Everything you need to know about HOCNF in 3 minutes
HOCNF = Harmonized Offshore Chemical Notification Format
a NEMS iNsight by Anette Jæger
A HOCNF is a document that tells you something about how a chemical is affecting marine life. It contains tests for how the substances present in the product will bioaccumulate, biodegrade and how toxic they are. From the results of these tests, the chemical will get a classification. The classification systems vary a little depending on in what country you are registering the HOCNF.
In Norway a colour system is used, where green substances pose no risk to the aquatic environment, yellow are not that bad and can be discharged by the offshore industry, (some sub-categories of yellow are treated as red), red can only be discharged under special conditions, and black is not allowed to discharge under any circumstances.
Here is a link to the Norwegian “Regulations relating to conducting petroleum activities” also known as “The Activities regulations”, section 62 and 63 are related to HOCNF and testing/categorization of chemicals on the Norwegian shelf.
HOCNFs are also being used in other countries related to operations in the North Sea and North East Atlantic. These days NEMS Chemicals is being introduced in Denmark.
If you are a chemical supplier or an Oil Operator in the North Sea/North East Atlantic check out our product sheets by pressing one of the buttons below.
What is the HOCNF used for?
A HOCNF is used to classify chemicals so that you know how it will impact on the marine environment. The Norwegian government want companies operating on the Norwegian continental shelf to evaluate all chemicals they use offshore. When an operator plans an operation, they are required to apply to the Norwegian Environmental Agency to use chemicals needed for the operation. The Norwegian Environmental Agency will evaluate the application and give approval to go through with the operation if chemicals planned used are reasonable and are documented with HOCNFs, and of course other relevant information required that is not connected to HOCNFs.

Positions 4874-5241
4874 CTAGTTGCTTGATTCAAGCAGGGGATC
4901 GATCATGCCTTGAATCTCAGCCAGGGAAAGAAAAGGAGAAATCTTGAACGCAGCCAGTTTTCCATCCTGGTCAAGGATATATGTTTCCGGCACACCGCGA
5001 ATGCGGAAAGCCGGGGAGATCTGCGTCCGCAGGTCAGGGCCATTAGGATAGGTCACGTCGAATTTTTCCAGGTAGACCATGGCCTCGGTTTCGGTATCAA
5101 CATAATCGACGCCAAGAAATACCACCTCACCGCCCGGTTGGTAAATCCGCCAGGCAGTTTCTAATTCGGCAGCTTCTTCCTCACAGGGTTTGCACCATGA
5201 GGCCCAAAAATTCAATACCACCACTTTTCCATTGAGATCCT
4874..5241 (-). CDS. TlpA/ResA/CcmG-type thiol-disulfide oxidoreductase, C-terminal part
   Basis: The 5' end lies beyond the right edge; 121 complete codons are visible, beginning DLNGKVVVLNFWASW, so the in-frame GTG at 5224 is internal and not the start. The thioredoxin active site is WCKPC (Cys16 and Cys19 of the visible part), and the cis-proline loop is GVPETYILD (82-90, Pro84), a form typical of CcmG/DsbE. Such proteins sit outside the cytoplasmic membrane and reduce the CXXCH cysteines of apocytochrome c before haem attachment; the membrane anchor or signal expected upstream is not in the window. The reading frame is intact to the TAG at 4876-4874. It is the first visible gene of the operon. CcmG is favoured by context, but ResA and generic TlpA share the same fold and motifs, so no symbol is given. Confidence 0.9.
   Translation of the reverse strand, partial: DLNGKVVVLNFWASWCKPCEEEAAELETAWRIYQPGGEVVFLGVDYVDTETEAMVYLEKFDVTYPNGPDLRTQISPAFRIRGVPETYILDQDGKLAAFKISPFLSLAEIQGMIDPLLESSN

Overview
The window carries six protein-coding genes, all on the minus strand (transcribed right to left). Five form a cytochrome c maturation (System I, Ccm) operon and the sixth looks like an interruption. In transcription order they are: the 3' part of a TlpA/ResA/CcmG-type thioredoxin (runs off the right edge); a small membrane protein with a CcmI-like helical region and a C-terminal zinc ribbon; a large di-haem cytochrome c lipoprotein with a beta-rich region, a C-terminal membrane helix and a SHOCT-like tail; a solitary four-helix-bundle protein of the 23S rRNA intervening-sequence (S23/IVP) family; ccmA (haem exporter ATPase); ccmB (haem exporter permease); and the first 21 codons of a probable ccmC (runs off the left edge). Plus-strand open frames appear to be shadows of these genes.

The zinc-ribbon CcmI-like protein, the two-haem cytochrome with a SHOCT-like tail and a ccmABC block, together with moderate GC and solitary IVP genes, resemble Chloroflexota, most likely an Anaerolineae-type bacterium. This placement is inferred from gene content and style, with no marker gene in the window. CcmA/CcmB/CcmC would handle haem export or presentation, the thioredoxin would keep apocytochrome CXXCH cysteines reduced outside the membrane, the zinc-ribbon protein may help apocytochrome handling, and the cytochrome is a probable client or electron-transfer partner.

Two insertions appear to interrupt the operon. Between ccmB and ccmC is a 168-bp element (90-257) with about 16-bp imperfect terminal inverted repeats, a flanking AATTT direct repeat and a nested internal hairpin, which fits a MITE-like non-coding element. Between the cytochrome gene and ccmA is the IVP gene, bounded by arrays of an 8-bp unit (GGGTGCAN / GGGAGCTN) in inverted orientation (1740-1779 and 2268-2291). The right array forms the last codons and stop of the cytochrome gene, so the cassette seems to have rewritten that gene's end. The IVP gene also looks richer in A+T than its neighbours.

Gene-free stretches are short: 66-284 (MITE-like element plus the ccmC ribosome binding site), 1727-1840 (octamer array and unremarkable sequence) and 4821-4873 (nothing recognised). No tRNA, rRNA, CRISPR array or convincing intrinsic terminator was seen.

The HOCNF form
What is the HOCNF form supposed to tell us:
- What is the product going to be used for?
- Exactly what is the product made of?
- Density of the product, will it float, dissolve or sink in sea water?
- Will the substances in the product bio accumulate?
- Will the substances in the product biodegrade?
- Are the substances in the product toxic to algae, crustacean, fish or the sediment?
The HOCNF form itself looks pretty simple at first glance. Our experience is that there are a number of ways to misinterpret and fill in erroneous information. Over the past 20+ years NEMS have helped customers to register and perform QA on HOCNF data so that it is in conformity with Norwegian rules and regulations. In 2008 NEMS Chemicals® was released, this is a tool where chemical suppliers can register all their HOCNF data. The system is built so that it´s easy to fill out the form, and if you struggle with filling out the form, we will help you do it. We can also help you do the whole registration if needed. Contact us if you want to register a HOCNF or you need more information.
Bioaccumulation refers to the accumulation of substances in the environment before they are taken in by the first organism in a food chain. An example is heavy metals that will accumulate and end up in the fish.
Biodegradation is the chemical breakdown of materials by a physiological environment. Organic material can be degraded aerobically with oxygen, or anaerobically, without oxygen. The HOCNF test is aerobic. Biodegradable matter is generally organic material such as plant and animal matter and other substances originating from living organisms, or artificial materials that are similar enough to plant and animal matter to be put to use by microorganisms.
Aquatic toxicity testing submerges key indicator species of fish or crustacean to certain concentrations of a substance in their environment to determine the lethality level. Fish are exposed for 96 hours while crustacea are exposed for 48 hours. It is tested how algae are affected after 72 hours of exposure, and in some instances, it is tested how the chemical is affecting the sediment, and that goes on for 10 days.